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Current Trends Update: Respiratory Virus Surveillance -- United States, 1984

Reports of noninfluenza respiratory viruses identified by certain state and university laboratories and received by CDC through February 14, 1984, show that respiratory syncytial virus (RSV) has now been reported from all regions of the United States since December 1983 (Table 7). The rate of RSV identification remains high in most regions. The Mountain region reported the largest number of RSV identifications; 200 of 597 respiratory specimens tested during January and February were positive for RSV. No RSV isolates were reported in January or February in the East South Central region. With the addition of data from several university laboratories in the East North Central and West North Central regions, it appears that RSV was present in these regions in December, as it was in the rest of the United States. Reported by LL Minnich, MS, CG Ray, MD, Arizona Health Science Center, Tucson; B Lauer, MD, M Levin, MD, University of Colorado Health Sciences Center, Denver; C Brandt, PhD, HW Kim, MD, Children's Hospital National Medical Center, District of Columbia; L Pierik, K McIntosh, MD, The Children's Hospital, Boston, Massachusetts; T O'Leary, MPH, TC Shope, MD, University of Michigan Medical Center, Ann Arbor; HH Balfour, MD, University of Minnesota Hospitals, Minneapolis; GA Storch, MD, St. Louis Children's Hospital, Missouri; ME Kumar, MD, Cleveland Metropolitan General Hospital, Ohio; P Swenson, PhD, North Shore University Hospital, Manhasset, CB Hall, MD, University of Rochester Medical Center, Rochester, New York; H Friedman, MD, S Plotkin, MD, The Children's Hospital of Philadelphia, Pennsylvania; M Kervina, MS, E Sannella, MS, PF Wright, MD, Vanderbilt University School of Medicine, Nashville, Tennessee; L Corey, MD, Children's Orthopedic Hospital, Seattle, Washington; Respective State Virus Laboratory Directors; Div of Viral Diseases, Center for Infectious Diseases, CDC.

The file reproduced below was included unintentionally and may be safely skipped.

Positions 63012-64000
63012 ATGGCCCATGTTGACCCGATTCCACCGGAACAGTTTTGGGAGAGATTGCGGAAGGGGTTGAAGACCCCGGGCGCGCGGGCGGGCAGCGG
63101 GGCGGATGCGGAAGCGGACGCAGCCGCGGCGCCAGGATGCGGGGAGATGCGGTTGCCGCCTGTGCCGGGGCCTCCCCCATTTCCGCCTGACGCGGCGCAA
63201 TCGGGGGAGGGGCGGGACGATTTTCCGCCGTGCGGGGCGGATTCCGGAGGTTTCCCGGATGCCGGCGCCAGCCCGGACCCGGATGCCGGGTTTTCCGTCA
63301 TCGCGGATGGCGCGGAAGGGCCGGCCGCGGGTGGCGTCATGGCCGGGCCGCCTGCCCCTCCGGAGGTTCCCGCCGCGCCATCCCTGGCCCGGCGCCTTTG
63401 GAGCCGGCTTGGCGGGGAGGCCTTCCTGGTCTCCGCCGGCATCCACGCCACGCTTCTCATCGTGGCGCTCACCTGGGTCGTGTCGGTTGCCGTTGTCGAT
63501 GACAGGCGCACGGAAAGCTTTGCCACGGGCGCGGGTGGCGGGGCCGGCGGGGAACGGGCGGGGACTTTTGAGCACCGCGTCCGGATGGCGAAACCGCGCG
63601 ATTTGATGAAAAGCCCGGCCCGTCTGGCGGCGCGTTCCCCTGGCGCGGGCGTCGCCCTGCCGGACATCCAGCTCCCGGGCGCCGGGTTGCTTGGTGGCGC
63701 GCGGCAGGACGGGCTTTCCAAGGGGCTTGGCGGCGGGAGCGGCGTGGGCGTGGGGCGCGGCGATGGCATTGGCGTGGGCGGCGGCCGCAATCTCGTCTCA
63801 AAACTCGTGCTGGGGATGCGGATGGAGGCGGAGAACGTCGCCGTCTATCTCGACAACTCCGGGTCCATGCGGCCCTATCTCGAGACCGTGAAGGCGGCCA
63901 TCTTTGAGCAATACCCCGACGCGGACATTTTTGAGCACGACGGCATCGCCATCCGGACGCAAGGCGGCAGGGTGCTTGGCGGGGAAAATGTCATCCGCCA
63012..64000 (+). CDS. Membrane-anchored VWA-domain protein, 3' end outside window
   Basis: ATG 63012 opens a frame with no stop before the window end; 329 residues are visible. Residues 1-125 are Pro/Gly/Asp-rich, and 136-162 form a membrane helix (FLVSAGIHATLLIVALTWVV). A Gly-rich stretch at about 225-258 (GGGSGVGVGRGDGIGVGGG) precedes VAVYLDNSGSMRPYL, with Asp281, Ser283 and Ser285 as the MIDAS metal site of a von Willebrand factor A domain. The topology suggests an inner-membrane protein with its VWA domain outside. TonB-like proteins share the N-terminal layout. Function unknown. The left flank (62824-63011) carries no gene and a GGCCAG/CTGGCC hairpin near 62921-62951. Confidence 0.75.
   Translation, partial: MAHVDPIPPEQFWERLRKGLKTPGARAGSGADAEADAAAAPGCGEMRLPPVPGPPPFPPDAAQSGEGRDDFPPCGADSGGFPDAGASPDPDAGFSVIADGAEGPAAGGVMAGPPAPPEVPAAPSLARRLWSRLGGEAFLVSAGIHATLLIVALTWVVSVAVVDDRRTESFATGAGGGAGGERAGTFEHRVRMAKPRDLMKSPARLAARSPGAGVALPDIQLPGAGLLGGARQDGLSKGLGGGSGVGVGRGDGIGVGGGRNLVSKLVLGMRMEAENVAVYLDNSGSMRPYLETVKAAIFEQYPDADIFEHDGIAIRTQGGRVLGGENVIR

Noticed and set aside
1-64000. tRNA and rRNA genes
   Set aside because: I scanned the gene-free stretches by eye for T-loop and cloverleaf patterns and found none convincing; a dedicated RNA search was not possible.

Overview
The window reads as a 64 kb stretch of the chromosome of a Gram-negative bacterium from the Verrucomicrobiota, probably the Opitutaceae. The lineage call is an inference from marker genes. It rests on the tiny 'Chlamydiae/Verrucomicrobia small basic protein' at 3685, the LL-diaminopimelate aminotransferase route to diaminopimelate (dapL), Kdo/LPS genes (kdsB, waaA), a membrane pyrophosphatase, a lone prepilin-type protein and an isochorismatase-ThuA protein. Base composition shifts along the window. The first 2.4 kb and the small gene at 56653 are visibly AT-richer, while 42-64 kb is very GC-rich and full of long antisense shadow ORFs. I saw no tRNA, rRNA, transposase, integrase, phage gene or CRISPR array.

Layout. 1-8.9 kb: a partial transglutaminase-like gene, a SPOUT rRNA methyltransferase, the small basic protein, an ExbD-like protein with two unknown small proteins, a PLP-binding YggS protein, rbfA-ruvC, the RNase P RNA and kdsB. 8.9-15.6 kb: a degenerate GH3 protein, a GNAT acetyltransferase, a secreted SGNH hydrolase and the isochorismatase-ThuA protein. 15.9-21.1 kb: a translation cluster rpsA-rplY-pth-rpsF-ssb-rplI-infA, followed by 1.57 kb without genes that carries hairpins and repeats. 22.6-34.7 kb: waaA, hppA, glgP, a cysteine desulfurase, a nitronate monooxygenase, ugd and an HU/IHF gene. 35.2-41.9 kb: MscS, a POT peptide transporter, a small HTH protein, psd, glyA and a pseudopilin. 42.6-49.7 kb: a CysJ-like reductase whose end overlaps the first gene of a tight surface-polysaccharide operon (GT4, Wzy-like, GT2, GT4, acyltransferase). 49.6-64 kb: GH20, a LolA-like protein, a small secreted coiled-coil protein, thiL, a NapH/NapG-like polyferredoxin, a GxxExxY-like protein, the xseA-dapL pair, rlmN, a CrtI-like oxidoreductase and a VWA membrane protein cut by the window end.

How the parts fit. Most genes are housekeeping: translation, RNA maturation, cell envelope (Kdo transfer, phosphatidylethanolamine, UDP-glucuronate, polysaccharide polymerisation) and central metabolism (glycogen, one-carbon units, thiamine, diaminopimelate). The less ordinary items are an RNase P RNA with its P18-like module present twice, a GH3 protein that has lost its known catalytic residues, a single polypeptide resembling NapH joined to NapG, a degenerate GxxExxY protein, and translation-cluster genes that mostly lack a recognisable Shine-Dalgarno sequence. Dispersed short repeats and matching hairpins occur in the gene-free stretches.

Editorial Note

Editorial Note: The respiratory virus surveillance system demonstrates temporal and geographic patterns of noninfluenza respiratory viruses identified in the United States. These data indicate which viruses are circulating in a community but do not measure rates of illness or morbidity or mortality. Variability in the number of specimens tested, source and methods of specimen collection, and isolation and identification methods make it impossible to compare data among regions. Surveillance has demonstrated a nationwide occurrence of RSV this season, with onset at approximately the same time in all regions of the country. The reason for the absence of reported RSV in the East South Central region, despite its presence in all other regions in January and February, is unclear.

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